The illegality of a partnership affords no reason why it should not be sued. It cannot indeed be effectually sued by any person who, being aware of all the facts, seeks to enforce a demand arising out of a transaction tainted with the illegality which affects the firm; but the illegality of the firm does not per, se afford any answer to a demand against it arising out of a transaction to which it is a party and which transaction is legal in itself. Unless the person dealing with the firm is particeps eriminis, there can be no turpis causa to bring him within the operation of the rule ex turpi causa non oritur actio and he not being implicated in any illegal act himself cannot be prejudiced by the fact that the persons with whom he has been dealing are illegally associated in partnership
and they conclude by saying:
Where there is nothing illegal or opposed to public policy in the business itself and there is nothing which touches the conscience of the lender the decisions as to illegal transactions have no application.
3. As to the matter under consideration by the learned Judges in Brahmayya v. Ramiah (2) they held:
It was a perfectly legal business by which the inclusion of the and defendant became inoperative as a partnership.
4. The plaintiff was held entitled to recover part of the amount he sued for. 1 am therefore constrained to differ from the conclusion arrived at by the learned Judge in both respects, namely, that I do not think the issue should have been framed at all, nor do I think that the plaintiff can be said to have had a guilty knowledge such as would bring him within the purview of the cases so as to make him particeps criminis in the transaction and that his. so-called admissions do not establish this against him. Assuming that there is a prohibition in the terms of the license there is no evidence that the plaintiff ever knew of it. It seems to me that the learned Judge was wrong in raising this issue in second appeal which had never been raised by the parties in the first Court and which the Lower Appellate Court had refused to raise on appeal. I therefore think that we must allow the appeal and set aside the order of remand and restore the decree of the Subordinate Judge with costs in the Letters Patent Appeal and Second Appeal.
Madhavan Nair, J.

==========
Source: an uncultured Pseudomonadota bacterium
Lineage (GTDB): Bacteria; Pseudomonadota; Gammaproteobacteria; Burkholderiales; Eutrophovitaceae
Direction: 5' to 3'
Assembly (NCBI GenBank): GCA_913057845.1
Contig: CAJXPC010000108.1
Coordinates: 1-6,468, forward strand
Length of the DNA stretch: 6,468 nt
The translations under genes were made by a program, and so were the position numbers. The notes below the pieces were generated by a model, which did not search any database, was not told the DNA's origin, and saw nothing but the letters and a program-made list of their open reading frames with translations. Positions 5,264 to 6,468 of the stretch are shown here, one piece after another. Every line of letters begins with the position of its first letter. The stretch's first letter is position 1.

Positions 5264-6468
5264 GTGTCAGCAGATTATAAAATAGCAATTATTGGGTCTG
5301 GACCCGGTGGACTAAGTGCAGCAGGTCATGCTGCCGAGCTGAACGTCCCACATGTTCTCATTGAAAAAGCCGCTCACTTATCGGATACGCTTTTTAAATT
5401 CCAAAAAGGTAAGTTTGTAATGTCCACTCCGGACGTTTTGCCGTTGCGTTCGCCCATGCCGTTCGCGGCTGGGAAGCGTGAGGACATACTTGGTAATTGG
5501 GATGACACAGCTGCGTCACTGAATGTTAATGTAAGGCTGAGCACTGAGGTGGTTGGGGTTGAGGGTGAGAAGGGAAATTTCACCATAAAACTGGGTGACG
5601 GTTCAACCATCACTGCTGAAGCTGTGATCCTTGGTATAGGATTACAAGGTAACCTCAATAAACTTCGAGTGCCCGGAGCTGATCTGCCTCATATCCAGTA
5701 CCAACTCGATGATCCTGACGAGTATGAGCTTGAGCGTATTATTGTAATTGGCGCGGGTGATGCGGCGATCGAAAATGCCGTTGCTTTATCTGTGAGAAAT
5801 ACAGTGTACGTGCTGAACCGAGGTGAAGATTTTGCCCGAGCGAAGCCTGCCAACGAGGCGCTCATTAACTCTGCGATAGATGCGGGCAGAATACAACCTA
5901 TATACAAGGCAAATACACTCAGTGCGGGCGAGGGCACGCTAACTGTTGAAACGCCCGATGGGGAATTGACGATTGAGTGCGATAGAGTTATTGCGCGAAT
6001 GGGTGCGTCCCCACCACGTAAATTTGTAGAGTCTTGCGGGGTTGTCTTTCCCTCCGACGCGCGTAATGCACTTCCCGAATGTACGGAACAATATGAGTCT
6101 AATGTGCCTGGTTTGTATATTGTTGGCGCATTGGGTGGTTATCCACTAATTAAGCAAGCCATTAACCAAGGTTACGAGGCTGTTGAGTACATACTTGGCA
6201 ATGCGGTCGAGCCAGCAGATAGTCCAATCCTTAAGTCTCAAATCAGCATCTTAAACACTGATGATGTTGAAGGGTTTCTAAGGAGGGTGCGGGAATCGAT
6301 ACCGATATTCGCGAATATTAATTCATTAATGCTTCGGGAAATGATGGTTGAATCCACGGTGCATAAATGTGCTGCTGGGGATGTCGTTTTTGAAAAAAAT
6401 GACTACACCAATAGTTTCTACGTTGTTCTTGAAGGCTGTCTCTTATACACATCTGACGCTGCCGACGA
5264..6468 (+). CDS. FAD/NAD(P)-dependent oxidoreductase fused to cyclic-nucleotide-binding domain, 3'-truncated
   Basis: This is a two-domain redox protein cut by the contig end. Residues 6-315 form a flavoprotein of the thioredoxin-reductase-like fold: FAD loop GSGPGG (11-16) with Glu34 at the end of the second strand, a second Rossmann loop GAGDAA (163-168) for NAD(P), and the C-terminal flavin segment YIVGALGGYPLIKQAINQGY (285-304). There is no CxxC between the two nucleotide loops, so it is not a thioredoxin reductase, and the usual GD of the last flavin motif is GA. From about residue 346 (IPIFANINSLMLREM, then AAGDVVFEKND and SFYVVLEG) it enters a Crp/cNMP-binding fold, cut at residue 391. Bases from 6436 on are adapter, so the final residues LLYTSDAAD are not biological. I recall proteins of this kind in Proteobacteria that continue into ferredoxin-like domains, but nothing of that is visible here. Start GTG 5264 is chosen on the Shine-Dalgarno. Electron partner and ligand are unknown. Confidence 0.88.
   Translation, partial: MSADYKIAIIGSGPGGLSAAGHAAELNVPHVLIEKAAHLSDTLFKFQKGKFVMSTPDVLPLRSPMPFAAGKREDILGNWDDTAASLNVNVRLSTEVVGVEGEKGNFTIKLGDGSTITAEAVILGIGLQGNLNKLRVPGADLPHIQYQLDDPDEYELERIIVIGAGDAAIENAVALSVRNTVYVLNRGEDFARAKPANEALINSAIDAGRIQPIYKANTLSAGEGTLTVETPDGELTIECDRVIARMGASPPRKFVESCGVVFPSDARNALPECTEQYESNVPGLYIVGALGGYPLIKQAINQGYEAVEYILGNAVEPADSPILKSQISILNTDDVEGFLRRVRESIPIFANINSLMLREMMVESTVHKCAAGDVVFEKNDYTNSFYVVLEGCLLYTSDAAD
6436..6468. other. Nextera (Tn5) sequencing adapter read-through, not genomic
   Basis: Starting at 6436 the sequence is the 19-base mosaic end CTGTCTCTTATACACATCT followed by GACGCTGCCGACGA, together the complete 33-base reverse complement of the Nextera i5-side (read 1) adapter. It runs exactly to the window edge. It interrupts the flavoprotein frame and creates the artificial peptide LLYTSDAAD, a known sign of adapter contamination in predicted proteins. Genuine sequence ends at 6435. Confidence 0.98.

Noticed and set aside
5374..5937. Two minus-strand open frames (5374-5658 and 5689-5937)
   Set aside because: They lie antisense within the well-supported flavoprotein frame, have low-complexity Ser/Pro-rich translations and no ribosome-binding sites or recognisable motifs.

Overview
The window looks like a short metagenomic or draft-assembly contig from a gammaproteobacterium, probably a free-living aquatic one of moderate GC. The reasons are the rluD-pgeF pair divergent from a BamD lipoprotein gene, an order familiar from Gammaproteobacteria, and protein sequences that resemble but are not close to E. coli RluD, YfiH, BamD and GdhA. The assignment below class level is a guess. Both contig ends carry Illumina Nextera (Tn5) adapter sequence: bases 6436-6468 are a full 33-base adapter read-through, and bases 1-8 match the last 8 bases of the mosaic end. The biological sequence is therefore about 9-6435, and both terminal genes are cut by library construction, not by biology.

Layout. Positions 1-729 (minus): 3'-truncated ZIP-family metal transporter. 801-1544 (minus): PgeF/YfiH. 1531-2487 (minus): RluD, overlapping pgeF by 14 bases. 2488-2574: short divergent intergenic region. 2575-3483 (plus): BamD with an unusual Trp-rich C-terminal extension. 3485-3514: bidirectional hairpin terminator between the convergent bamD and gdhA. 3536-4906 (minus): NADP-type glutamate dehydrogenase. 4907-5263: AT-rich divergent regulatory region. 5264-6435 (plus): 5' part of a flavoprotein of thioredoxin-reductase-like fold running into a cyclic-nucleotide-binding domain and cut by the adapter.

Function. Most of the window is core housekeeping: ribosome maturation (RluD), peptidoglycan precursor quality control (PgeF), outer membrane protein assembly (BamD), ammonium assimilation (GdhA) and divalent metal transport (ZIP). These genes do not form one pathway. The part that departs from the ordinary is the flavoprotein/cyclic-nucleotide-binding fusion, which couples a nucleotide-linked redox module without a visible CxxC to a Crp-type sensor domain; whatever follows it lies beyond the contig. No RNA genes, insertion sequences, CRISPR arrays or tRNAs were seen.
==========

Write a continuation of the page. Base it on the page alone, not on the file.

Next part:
5. I entirely agree. In the absence of the license, it is impossible to say that the partnership between the defendants in this case was illegal. Prima facie there is nothing illegal in such a partnership under the Abkari Act, and no rule issued under the Act has been brought to our notice to show that the arrangement is illegal. The decision in Brahmayya v. Ramiah (1919) 38 M.L.J. 123 as regards the legal nature of the partnership in that case depended on the terms of the license issued to the parties.
6. The learned Judge quotes a passage from the evidence of the plaintiff to show that he knew that he was lending money to a contract which was illegal. With all deference I think that inference does not necessarily follow from the evidence unless in the first instance it is proved that the contract itself is illegal. As I have said, I am not satisfied that, that has been done in this case. 1 do not think that the plaintiff can be said to have known about the illegality of the contract when he lent the money. In this view, the principle applicable to this case is what is contained in the passage quoted by my learned brother from Lindley on Partnership, 8th Edition, page 127.
7. I also think that the learned Judge, with due deference, was wrong in having allowed the parties to raise an issue which was not raised or argued before the District Munsif. The learned Subordinate Judge refused to allow arguments to be addressed on the new issue.
8. Under these circumstances, I agree with my learned brother that this Letters Patent Appeal should be allowed and the Subordinate Judge's decree should be restored with, costs throughout.